Now that you have switched to the Asana Inbox, there is no longer any need to use your email inbox as a to-do list. We have all been there, keeping emails in our inboxes to remind ourselves of the things we need to do (and using post-its in the bat cave so that we remember to buy milk). But when you have already decided to manage all your tasks in one place, why do you still keep “some things” managed elsewhere? How can you, in this situation, prioritize tasks that are stored in two or more places?
That is unless you can answer an email within the day, forward it to email@example.com using your Asana account address, and archive the email. Since a task has been created for this email, you can now prioritize the task, delete it if you want to, set a deadline for it etc. It will also be easy to dig up the email through its subject when there comes the need to answer it.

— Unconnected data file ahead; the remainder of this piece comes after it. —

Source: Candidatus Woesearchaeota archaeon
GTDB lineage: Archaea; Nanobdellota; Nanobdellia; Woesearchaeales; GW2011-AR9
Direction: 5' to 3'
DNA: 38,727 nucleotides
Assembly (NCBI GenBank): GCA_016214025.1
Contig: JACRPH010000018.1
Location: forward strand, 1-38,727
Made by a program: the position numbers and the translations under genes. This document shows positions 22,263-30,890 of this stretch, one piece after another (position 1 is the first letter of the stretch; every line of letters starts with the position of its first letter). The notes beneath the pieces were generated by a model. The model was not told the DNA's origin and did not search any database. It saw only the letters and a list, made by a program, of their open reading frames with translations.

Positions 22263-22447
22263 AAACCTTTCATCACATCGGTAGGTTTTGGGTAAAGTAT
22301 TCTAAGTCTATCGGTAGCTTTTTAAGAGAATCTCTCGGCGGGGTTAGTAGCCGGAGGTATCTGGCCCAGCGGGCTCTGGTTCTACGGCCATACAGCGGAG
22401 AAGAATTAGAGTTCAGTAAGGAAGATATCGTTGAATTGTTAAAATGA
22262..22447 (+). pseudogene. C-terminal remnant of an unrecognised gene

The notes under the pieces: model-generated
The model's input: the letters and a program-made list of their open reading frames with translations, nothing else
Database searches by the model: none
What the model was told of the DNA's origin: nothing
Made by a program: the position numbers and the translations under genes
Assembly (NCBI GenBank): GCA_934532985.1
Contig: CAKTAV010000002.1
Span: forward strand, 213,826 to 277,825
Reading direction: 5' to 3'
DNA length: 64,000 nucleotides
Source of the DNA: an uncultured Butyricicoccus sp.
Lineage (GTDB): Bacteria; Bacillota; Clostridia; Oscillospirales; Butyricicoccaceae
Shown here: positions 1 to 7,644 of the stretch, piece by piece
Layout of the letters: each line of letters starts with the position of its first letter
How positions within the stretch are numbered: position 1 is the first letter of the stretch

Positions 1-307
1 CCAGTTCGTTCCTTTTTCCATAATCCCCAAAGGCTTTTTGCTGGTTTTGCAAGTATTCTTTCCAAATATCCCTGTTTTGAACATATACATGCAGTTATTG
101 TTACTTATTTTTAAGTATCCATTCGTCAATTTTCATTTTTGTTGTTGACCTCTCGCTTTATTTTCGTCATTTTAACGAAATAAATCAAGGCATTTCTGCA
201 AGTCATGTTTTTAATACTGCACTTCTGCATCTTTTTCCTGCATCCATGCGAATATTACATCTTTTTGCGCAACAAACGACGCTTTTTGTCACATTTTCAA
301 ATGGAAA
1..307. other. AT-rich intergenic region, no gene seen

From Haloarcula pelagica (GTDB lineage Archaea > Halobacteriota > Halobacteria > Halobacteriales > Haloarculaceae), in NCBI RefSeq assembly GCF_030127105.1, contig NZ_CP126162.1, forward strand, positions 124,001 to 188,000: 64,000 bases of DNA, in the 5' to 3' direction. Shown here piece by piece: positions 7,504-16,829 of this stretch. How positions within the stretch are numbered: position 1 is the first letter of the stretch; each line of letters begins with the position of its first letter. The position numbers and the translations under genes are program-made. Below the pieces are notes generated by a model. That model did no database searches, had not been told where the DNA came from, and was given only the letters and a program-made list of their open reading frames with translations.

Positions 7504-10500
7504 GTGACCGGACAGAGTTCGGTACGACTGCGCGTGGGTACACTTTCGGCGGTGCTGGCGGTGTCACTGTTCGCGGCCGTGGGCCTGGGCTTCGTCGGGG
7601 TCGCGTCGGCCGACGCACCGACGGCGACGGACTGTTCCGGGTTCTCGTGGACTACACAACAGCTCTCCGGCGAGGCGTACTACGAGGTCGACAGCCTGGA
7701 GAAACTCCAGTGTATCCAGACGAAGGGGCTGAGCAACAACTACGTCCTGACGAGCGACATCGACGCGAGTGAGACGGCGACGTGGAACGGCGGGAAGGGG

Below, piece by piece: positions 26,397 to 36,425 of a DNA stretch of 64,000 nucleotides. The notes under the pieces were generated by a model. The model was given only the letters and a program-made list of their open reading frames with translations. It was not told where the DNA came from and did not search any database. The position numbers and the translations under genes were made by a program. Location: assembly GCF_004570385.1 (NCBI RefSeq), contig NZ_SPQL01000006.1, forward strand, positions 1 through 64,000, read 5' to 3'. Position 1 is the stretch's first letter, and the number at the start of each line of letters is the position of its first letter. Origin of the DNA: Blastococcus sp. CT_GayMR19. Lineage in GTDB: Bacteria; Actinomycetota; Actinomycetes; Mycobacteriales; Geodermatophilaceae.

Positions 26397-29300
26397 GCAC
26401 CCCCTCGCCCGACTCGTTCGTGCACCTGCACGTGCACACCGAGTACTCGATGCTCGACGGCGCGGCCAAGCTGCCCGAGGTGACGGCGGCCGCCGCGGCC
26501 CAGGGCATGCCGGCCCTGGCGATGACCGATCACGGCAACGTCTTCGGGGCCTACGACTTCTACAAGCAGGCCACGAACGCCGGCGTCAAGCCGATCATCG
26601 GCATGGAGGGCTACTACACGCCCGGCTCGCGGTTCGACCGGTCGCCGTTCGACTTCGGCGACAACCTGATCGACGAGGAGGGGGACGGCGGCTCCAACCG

Seeing an empty inbox several times a day gives you a feeling of accomplishment which you don’t get very often. Let yourself indulge in the pleasure. Keeping your inbox to zero emails is the true goal.
Bonus advice: Keeping an email in your inbox to force yourself to respond does not necessarily work for everyone. What you should do instead is to create a task about it, add a due date, and send it to Later. When the task comes back, evaluate it. When you get tired of constantly procrastinating or bringing it up, then maybe will you finally decide to complete or delete it.